The value of research data to Australia and its communities
The economic value of Australia’s research data is enormous, estimated to be up to $6 billion a year (Houghton 2011) and most of this value is currently untapped. This is why the Australian Research Data Commons (ARDC) encourages researchers and governments to make their data Findable, Accessible, Interoperable, and Reusable (FAIR) so that it can be used to stimulate research, innovation and industry.
Exploring the value of research data in detail
Multiple assessment reports have been commissioned by the ARDC, CSIRO and international institutions to assess that potential and to explore the value of research data in more detail.
- Investigating the Link Between Research Data and Impact (2019) report commissioned by ARDC has identified clear public value delivered through research data.
- CSIRO report on the value of public research data ‘Understanding and unlocking the value of public research data: OzNome social architecture report (2017)’ by Todd Sanderson, Andrew Reeson and Paul Box. This report focuses on the value of research data generated and held by the CSIRO and other public research institutions.
- Open Research Data Report: Report to the Australian National Data Service (now ARDC) (2014) by Professor John Houghton and Dr Nicholas Gruen estimates the value of the data created during the research process, along with an estimate of the benefits of curating and openly sharing public research data.
- Costs and Benefits of Data Provision: Report to the Australian National Data Service (now ARDC) (2011) by Professor John Houghton examines the costs and benefits of public sector organisations making their Australian Public Sector Information (PSI) data freely available.
- The Value and Impact of the European Bioinformatics Institute report, published in January 2016, put the benefits to users and funders at £1 billion per year worldwide (approximately AUD$2 billion) – more than 20 times the direct operational cost of the institute.
- The economic impact of Open data: what do we already know? (Nov 2015) by Jeni Tennison, Open Data Institute summarises the economic arguments for Open Data and references four other reports.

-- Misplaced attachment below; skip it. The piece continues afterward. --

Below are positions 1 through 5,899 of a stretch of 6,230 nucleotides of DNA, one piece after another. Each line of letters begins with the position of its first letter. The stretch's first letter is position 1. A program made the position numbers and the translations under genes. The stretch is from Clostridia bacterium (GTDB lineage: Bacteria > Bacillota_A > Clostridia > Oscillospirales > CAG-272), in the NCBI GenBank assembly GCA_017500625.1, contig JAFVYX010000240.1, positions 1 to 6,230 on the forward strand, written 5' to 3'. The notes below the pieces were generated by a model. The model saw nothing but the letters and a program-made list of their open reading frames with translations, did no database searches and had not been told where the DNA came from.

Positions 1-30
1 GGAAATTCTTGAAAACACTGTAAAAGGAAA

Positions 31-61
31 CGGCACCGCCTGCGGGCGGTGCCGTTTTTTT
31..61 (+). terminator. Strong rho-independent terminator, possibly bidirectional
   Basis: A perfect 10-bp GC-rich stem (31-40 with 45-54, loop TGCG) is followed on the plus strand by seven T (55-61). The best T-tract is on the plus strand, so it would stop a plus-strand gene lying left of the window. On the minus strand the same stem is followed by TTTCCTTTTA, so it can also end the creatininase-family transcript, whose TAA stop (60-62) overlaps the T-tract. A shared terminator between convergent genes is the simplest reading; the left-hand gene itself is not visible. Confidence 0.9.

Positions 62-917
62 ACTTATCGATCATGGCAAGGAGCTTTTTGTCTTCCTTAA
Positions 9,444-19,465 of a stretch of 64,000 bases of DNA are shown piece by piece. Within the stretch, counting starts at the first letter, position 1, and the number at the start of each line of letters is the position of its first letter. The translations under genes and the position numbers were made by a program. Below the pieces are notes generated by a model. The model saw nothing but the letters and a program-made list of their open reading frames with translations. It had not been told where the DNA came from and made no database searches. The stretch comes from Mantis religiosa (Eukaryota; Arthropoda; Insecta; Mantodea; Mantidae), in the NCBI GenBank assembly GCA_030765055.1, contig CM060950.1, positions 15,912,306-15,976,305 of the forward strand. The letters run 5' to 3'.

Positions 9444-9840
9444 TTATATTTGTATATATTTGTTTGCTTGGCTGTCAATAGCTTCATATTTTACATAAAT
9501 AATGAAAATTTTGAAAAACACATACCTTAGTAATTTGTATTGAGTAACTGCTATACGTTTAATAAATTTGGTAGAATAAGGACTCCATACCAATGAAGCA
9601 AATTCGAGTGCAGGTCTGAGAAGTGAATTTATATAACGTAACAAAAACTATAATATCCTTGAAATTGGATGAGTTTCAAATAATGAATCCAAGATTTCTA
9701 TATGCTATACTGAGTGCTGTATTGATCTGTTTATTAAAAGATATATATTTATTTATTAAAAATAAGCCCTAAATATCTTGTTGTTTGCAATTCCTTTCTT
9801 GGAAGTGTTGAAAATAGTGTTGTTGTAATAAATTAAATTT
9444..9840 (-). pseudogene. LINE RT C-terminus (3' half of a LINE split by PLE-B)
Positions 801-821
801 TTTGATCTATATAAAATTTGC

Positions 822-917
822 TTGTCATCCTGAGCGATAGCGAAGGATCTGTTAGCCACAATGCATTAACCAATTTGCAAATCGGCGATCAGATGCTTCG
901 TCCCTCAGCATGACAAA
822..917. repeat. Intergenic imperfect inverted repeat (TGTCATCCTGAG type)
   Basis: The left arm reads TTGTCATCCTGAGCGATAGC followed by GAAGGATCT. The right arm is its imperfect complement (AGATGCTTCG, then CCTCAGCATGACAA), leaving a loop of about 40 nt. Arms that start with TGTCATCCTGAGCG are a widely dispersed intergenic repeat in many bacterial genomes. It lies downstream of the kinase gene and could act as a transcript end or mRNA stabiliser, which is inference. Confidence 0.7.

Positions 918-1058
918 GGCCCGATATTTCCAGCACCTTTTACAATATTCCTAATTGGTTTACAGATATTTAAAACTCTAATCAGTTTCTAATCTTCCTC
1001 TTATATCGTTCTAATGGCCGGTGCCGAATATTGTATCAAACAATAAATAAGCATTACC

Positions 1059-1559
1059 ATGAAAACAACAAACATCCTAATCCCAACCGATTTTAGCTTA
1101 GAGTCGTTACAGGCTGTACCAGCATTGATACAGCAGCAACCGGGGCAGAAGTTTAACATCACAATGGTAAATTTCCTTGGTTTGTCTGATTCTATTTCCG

Data, engagement and impact
What is ‘research engagement’ and ‘research impact’?
In 2018, Australia undertook its first national research Engagement and Impact Assessment (EIA). The assessment examined how universities are delivering and translating their research into economic, social and other benefits to industries and end-users of research. The results are presented in the Engagement and Impact Assessment 2018-19 National Report which is available via the ARC Data Portal, along with the highly rated impact studies and assessment outcomes.
In the Australian Research Council’s Engagement and Impact 2018 Framework, “research engagement” is defined as “the interaction between researchers and research end-users outside of academia, for the mutually beneficial transfer of knowledge, technologies, methods or resources”. A “research end-user” is understood as “an individual, community or organisation external to academia that will directly use or directly benefit from the output, outcome or result of the research.” Further, “research impact” is defined as “the contribution that research makes to the economy, society, environment and culture beyond the contribution to academic research.”
Similarly, the UK’s Research Excellence Framework (REF 2014) guideline defines research impact as “an effect on, change or benefit to the economy, society, culture, public policy or services, health, the environment or quality of life, beyond academia” (see page 8, Research Excellence Framework – The results).
Research data is an enabler and pathway to ‘engagement and impact’.
Research data is a critical information asset which provides an important platform for collaboration between the research sector and the business sector, as well as applications in public policy, education, citizen engagement.
Data sharing for instance can play a pivotal role in collaboration between academia, industries and communities more broadly. As such, research data is a significant enabler or pathway of ‘research engagement and impact’ for many research projects.
The companion case studies report of the Watt review, for instance, highlighted a common pattern of such engagement and impact pathways: a research group builds a trusted data resource from a combination of research and public sector sources which then forms the basis of a long term collaboration and engagement with industry, business, public sector, NGOs.
These collaborations and engagements, in turn, generate social, economic, cultural, environmental or health benefits for stakeholders beyond academia.
Case Studies: Contribution of Data to Research Impact
Open Research Data Collections
In June 2015, representatives from over 40 Australian research institutions gathered in Canberra to showcase their most recent Open Research Data Collections: easily discoverable, richly described and openly available.
The posters highlighted the huge academic and geographical diversity of Australia’s research data, and the innovative use of that data to make new discoveries.
The Australian Lesson
The ARC Impact Case Studies dataset has been released to the public after the ARC Engagement and Impact assessment exercise. The dataset is collated from submissions of Australian universities to the 2018 assessment. It provides a rich source of insights into how research has been translated into impact beyond academia.
Of particular interest are case studies where data played a pivotal role in generating research impact, which come from a variety of disciplines and universities. A sample subset can be found here.